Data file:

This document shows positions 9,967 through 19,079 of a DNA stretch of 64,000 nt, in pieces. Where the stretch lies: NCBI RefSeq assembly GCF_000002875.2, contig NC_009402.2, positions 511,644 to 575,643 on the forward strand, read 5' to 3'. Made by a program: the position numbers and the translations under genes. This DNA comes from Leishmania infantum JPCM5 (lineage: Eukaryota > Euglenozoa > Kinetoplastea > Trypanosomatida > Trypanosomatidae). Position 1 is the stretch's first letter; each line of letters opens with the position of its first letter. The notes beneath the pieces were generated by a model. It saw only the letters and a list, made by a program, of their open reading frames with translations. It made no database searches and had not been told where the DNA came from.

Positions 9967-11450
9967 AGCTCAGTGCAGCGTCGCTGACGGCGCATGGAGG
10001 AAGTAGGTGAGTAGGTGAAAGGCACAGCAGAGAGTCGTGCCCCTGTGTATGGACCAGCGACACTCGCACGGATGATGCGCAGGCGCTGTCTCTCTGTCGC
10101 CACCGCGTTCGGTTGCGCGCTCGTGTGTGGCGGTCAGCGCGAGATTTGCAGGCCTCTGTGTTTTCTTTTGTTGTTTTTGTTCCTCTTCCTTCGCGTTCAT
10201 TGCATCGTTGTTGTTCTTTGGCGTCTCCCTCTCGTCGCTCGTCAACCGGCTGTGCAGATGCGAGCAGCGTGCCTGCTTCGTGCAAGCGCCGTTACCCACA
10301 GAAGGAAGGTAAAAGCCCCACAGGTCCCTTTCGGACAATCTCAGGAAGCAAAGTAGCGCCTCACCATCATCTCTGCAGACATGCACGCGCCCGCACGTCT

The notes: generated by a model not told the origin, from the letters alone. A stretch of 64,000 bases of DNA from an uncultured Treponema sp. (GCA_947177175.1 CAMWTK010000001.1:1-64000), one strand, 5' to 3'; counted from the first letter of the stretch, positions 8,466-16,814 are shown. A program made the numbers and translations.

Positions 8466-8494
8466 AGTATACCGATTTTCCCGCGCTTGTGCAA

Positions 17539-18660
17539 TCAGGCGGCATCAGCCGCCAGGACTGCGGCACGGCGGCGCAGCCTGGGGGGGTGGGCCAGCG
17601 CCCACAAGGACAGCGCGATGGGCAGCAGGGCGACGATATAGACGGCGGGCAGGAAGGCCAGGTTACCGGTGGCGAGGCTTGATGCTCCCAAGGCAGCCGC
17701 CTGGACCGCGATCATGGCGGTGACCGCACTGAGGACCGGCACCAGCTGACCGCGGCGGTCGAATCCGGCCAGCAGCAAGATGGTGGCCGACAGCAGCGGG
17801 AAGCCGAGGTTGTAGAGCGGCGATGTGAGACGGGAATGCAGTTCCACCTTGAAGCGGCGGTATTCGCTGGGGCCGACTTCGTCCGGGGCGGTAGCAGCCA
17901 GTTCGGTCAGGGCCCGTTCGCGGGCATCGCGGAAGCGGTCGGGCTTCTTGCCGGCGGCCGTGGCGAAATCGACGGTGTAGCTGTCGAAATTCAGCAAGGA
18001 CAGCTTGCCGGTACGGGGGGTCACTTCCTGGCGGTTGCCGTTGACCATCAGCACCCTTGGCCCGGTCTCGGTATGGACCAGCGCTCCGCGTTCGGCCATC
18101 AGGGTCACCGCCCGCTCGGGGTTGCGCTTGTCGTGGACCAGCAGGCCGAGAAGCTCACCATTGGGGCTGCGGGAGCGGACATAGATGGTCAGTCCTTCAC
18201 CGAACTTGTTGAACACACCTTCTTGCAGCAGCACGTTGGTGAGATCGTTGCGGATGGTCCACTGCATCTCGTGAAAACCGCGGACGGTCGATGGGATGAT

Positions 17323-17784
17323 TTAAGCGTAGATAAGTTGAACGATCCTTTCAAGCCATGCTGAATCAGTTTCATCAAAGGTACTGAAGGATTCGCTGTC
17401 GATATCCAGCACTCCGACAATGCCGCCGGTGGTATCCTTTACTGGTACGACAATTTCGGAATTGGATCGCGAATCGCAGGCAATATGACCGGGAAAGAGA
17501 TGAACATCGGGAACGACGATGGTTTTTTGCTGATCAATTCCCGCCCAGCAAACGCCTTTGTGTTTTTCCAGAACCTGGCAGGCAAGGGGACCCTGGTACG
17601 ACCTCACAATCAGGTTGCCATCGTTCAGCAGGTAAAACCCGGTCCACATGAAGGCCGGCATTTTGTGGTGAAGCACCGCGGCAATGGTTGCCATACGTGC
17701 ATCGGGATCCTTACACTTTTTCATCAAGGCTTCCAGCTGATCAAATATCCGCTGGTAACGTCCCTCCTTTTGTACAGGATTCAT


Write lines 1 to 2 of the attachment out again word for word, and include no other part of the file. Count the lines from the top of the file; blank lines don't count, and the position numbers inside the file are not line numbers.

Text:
This document shows positions 9,967 through 19,079 of a DNA stretch of 64,000 nt, in pieces. Where the stretch lies: NCBI RefSeq assembly GCF_000002875.2, contig NC_009402.2, positions 511,644 to 575,643 on the forward strand, read 5' to 3'. Made by a program: the position numbers and the translations under genes. This DNA comes from Leishmania infantum JPCM5 (lineage: Eukaryota > Euglenozoa > Kinetoplastea > Trypanosomatida > Trypanosomatidae). Position 1 is the stretch's first letter; each line of letters opens with the position of its first letter. The notes beneath the pieces were generated by a model. It saw only the letters and a list, made by a program, of their open reading frames with translations. It made no database searches and had not been told where the DNA came from.

Positions 9967-11450